Challenge me!

I’ve been actively soliciting feedback from scientists whose papers I have summarised on this blog. A critique I received from one respondent is that my posts are very technical, and might be difficult for the lay person to follow.

I tend to agree. I think the reason is that I’ve been choosing the papers that interest me the most, and these are usually the ones that I know most about. I then get excited by the nitty gritty details and end up writing summaries that are targeted mostly at fellow molecular biologists.

So now it’s your turn…

Do you have a paper that you’ve read (or written!) recently, or maybe a general topic, that you would like to see described on this blog? I’m happy to consider any paper that falls within the biological sciences. I’ll do my best to summarise it, and you get to tell me how I did. Leave me a link in the comments, or email me. Open Access papers preferred!

About Cath@VWXYNot?

"one of the sillier science bloggers [...] I thought I should give a warning to the more staid members of the community." - Bob O'Hara, December 2010
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6 Responses to Challenge me!

  1. Ford says:

    I may suggest a paper sometime, but choosing papers can be as big a contribution as explaining them. And, although I TRY to write for a general audience, science has gotten so specialized that I, at least, often need help understanding the more molecular aspects even within evolutionary biology. A colleague was just telling me about how challenging it is to communicate with someone with whom he’s writing a grant proposal! You don’t seem to have defined ANC in a recent post.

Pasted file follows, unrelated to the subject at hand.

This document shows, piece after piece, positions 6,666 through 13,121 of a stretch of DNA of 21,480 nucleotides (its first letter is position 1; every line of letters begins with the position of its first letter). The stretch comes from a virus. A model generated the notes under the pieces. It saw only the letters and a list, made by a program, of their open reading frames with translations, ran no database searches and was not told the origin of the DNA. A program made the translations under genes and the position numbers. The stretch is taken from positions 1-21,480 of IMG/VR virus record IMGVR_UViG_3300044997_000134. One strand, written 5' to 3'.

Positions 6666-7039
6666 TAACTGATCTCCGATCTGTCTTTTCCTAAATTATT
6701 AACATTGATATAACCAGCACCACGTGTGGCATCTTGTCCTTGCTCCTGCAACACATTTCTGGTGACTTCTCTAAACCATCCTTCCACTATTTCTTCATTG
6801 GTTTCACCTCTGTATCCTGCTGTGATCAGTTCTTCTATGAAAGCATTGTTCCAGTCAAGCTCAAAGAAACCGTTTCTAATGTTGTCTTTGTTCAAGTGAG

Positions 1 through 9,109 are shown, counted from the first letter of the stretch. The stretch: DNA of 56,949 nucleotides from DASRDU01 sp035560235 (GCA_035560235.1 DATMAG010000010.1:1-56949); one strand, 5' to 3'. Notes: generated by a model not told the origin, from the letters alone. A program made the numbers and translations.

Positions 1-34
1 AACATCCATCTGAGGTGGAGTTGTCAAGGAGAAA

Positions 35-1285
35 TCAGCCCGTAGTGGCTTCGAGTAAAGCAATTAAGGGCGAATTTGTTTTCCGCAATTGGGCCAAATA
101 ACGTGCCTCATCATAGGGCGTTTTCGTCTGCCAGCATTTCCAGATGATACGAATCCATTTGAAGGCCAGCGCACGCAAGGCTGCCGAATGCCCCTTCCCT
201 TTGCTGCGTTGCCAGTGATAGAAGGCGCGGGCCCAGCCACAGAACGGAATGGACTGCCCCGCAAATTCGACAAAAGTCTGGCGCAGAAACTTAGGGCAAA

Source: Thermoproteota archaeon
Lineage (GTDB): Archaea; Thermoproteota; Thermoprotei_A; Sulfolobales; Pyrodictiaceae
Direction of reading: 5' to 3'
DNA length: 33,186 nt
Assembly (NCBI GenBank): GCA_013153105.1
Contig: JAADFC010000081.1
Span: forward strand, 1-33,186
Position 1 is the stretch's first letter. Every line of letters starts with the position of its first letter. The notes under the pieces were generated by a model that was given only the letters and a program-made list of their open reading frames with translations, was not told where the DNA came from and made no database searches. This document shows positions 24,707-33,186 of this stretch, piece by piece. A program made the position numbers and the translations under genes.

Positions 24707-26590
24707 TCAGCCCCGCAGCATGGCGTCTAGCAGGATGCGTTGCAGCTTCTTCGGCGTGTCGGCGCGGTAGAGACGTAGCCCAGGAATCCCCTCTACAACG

2. CAD says:

    Gaahh, you’re right! Thanks for the tip-off, the definition is included now.The molecular aspects of evolutionary biology are my favourite parts! I don’t know if you’ve seen any of the debates going on within my ERV evolution thread, but I tend to answer the molecular / microevolution points in great detail, and refer people to Talk Origins for anything macro. I know the basics, but I just can’t carry the same authority when answering those questions than with anything molecular. I really do need to catch up on some reading!

  3. Chris Harrison says:

    Hi CAD,I’d like to get any thoughts you have on the discussion I’m having in the comment section here: knowledge here certainly trumps mine, so I was just wondering if you had any comments/suggestions for me. THanks for looking

  4. CAD says:

    Hi ChrisI just spotted your comment today after a few days ignoring email. It’s become extremely long, but I did read as many of your comments as I had time for. I would say you’re doing an excellent job over there! I loved your suggestion to stop reading press releases and start reading papers. You seem to have already covered pretty much everything I would have wanted to add to the debate.I also enjoyed your recent post on the same subject. Keep up the good work!

  5. Chris Harrison says:

    Thanks for the comments!I should have another post up in the next few days that retouches on evolutionarily conserved non-coding regions.I added you to my blog-roll, so you can be expecting perhaps 2 new visitors per week. 😉

  6. CAD says:


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